• A phrase is one or more words working together meaningfully.  (most people call a phrase two or more words)
  • Phrases have many grammatical functions in the clause. For example, in the sentence “They call this place their home.” The noun phrase ‘their home‘ is an object predicate.
  • There are five types of phrases:
    • Noun phrases have a noun, pronoun, nominal adjective (‘the elderly’) or a numeral as the ‘head’ (main word) which can be joined with modifiers, determiners, and complements.
    • A verb phrase consists of one or more auxiliaries plus the main ‘head‘ verb. For example, “has been used
    • Adverb phrases have an adverb as the ‘head’.  For example, “more frequently
    • Prepositional…
    • Adjective phrases.  For example: “far more attractive.”  Here ‘attractive’ is the head and has been pre-modified.
  • Phrases can be premodified and/or postmodified.  Here’s an example of a pre and post modified adverb: ‘very luckily for me’
  • Noun phrases can post be modified by a clause: ‘the house which we lived in
  • Phrases can contain one or more other phrases inside them.  For example:
  1. The name of the story = noun phrase with ‘name’ as the head noun.
  2. of the story = prepositional phrase
  3. the story = noun phrase
  • phrases can be extended with co-ordinating conjunctions or with apposition.

noun + preposition + MIND

Here are the search results in the iWeb corpus for: _NN _I mind 1 PEACE OF MIND 92742 C2 “Peace of mind” is a noun phrase that means a feeling of being safe or protected, or a mental state of calmness or tranquility. For example: And it‘s peace of mind for me, you know? listen 2 STATE OF MIND 30565 It is my opinion that  Senior Chief Kelly is […]

noun + preposition + MIND Read More »

the mouth of the

The mouth of something can mean the place where a river flows into the sea or a larger body of water. For example: We‘ve got to get our hero, Captain Willard, to the mouth of the Nung River  so he can go pursue Colonel Kurtz. TED It was here that Homer described the Greek encampment  at the mouth of the Scamander River. TED   Located at the mouth of the Bay of Bengal,  this coastal village was built on top of the Meghna River delta. TED It

the mouth of the Read More »

or other

The phrase “or other” is a type of ellipsis, which is a grammatical omission of words that are understood from the context. In this case, the omitted words are the specific details about something that are not important or have been forgotten. The phrase “or other” serves as a placeholder for those details, allowing the speaker or writer to communicate the general idea without having to be specific.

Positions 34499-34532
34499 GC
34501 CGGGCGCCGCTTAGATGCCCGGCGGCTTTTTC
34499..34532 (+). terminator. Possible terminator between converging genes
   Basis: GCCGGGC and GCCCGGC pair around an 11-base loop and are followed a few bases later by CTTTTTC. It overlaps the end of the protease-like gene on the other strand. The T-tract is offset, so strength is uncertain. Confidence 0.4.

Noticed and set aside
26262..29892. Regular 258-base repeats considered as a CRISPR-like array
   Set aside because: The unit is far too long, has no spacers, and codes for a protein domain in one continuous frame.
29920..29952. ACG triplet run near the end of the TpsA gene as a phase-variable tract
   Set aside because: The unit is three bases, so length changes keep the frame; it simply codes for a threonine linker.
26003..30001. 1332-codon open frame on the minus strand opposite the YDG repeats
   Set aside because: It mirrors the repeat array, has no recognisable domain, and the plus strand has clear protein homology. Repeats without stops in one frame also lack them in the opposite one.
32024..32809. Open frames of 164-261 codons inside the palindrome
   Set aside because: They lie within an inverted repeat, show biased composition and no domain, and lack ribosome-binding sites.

or other Read More »

ALL + preposition + noun phrase

At A2 level in the Oxford learner’s dictionary, ‘All’ as an adverb can mean ‘completely’.
Adverbs pre-modifying prepositions are found at A2, B1, and C1 levels in the English Grammar Profile.
The iWeb corpus was searched for ALL + prepositional phrases using the pattern _DB _II _A _NN. However, not every result represents ‘all’ as an adverb.
Some of the most common phrases include ‘All around the world’, ‘All across the country’, and ‘All along the way’, among others.
Each phrase is used in a unique context. For example, ‘All around the world’ is often used when referring to a global phenomenon or distribution, as in “Television rights have been sold all around the world”. Similarly, ‘All along the way’ can be used to indicate a consistent pattern or presence across a process or journey, as in “Black girls are overrepresented all along the way”.

ALL + preposition + noun phrase Read More »

verb + WITH

Here are advanced examples of verbs + ‘WITH phrases‘: You hope for the best,  then make do with what you get. listen A man threatens you with a gun,  you break his neck,  we can’t call the police,  but it‘s nothing to do with me. listen DO WITH 796814 To find out which lexical verbs are most often followed by a ‘with PHRASE‘, we do a search in the iWeb corpus for: _VV with 1 WORK WITH 976989 A1 verb

verb + WITH Read More »

lexical verb + possessive determiner + noun + TO prepositional phrase

C2 example: Our country owes its creation to a man  they declared insane. listen C1 example: And he will do his damndest  to put your mind at rest. listen An iWeb search for: _VV _APPGE _NN to_II 1 MAKE YOUR WAY TO 9604 B2 Please make your way to the nearest exits. listen 2 MAKE THEIR WAY TO 6953 3 MADE THEIR WAY TO 6103 4 CHANGED ITS NAME TO 5283 B2 possessive determiner